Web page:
Editors bring yearbook to life


Eris Rindt, Reporter

Working long nights, completing hard tasks and cooperating with a staff of nine people is a typical agenda for the three editors of the yearbook team. Each editor on the staff has a different job to help with the end goal of putting out their best work for everyone in the student body to have a book to look back on their high school experience. 

Senior Olivia Adams’ job on staff is Editor of Photography. The main job of a photography editor is to make sure the page layout and photos are publishable before a deadline. Before big deadlines editors typically hold a work night to allow other staff members to get pages done. Pages are corrected by the editors to make sure that there are no mistakes before the book is published. 

“We do a page every week so the week [a staff member is assigned they] cover everything that happens that week, get current photos, interviews and quotes,” Adams said. “The next two weeks we finalize it, by adding captions [and then submitting for proof by our publisher]. We always work on finding those little errors like spelling but we try to make it a fun interaction so we’ll bring pizza and snacks. We want to make it an enjoyable experience because it’s a lot of pressure, it’s a lot of work, so we try to make it more fun.”

Yearbook occurs during sixth hour on gold days. Differing from Adams, senior Kamryn Archibald has the job of managing editor. The group partakes in daily discussions before breaking apart to work on their assignment for the upcoming deadline. Club pictures are additionally undertaken by the Yearbook staff, so a portion of their time is used to plan, prep and schedule for this event. 

“When the bell rings we have a team meeting which usually lasts up to 10-20 minutes, it just varies,” Archibald said. “Then from there everyone goes on to what they have to work on. Most of the time us editors will walk around and check on everyone’s pages. Lately in each class we’ve been printing the pages just so we can work on proofs and revisions.”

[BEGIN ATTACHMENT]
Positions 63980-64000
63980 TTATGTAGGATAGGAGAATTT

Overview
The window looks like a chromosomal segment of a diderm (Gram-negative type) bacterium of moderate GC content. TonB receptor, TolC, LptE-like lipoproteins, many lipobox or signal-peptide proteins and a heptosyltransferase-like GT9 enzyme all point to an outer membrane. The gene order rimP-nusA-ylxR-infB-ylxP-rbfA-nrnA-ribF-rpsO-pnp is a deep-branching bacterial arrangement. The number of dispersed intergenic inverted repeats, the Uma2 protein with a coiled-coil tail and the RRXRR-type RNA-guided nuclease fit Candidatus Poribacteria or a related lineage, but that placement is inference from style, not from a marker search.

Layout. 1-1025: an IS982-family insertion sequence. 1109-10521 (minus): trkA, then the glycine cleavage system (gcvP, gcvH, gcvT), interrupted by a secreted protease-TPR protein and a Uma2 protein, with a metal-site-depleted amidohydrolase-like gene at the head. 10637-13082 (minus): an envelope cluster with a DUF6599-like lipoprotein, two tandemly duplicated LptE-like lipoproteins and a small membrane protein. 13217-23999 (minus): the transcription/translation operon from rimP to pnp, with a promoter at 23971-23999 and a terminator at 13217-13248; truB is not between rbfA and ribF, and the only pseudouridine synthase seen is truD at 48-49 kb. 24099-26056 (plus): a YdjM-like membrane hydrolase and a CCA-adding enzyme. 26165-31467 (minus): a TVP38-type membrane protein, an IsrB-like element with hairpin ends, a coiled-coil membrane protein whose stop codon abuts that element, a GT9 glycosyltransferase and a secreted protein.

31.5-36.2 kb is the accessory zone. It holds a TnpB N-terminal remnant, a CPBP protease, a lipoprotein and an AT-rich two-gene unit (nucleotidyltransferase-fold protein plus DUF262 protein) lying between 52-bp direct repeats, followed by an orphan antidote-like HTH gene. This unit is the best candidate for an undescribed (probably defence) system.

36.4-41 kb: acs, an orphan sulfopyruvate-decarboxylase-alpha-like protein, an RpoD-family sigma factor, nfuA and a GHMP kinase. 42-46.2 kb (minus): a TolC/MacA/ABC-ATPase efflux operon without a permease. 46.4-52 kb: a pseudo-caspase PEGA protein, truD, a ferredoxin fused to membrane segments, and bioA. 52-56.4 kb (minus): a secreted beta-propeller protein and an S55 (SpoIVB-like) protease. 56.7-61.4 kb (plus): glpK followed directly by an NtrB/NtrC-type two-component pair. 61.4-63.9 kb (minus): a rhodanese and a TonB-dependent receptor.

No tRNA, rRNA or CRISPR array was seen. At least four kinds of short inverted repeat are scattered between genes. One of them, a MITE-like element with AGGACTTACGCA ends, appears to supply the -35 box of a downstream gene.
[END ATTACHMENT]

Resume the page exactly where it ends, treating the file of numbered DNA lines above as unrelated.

The last editor of the three is senior Linda Shine and she has the role of Layout Editor, ensuring the publication is revised and edited to the best of her ability. The three editors met once over the summer before the start of the school year to prepare for the 2021-2022 issue and year ahead. Despite facing COVID-19 challenges over the span of the two years previous, the staff has continued to publish a physical copy of their yearbook, unlike many surrounding area schools. This year the staff has been working on getting more student involvement and overall coverage of the student body. 

“Overall it’s been a great experience, I love the whole staff and enjoy being part of this [atmosphere],” Shine said. “But it’s still hard with all the constant pressure that is on us. We were never taught how to be an editor and we’ve had to figure all of it out on our own. We are still just high school students and learning how to do everything by ourselves has been hard. But it has helped a lot with having three editors this year.”

While typically the role of Editor-in-Chief is left upon one person, for the past several years the NHS yearbook staff has altered this expectation in order to meet their needs. Splitting the role into multiple parts allows for multiple perspectives and overall a more in-depth publication. At the end of a school year, the current editors have the power to name their successor(s). 

“[Being an editor is] hard, it’s different than every other year [we’ve been on staff], obviously because your full responsibility is put into the publication and you really have to dedicate yourself to the whole book,” Adams said. “We’ve had lots of late nights and worked hours on the book, having three editors has helped us tremendously because there is so much to do in one book.”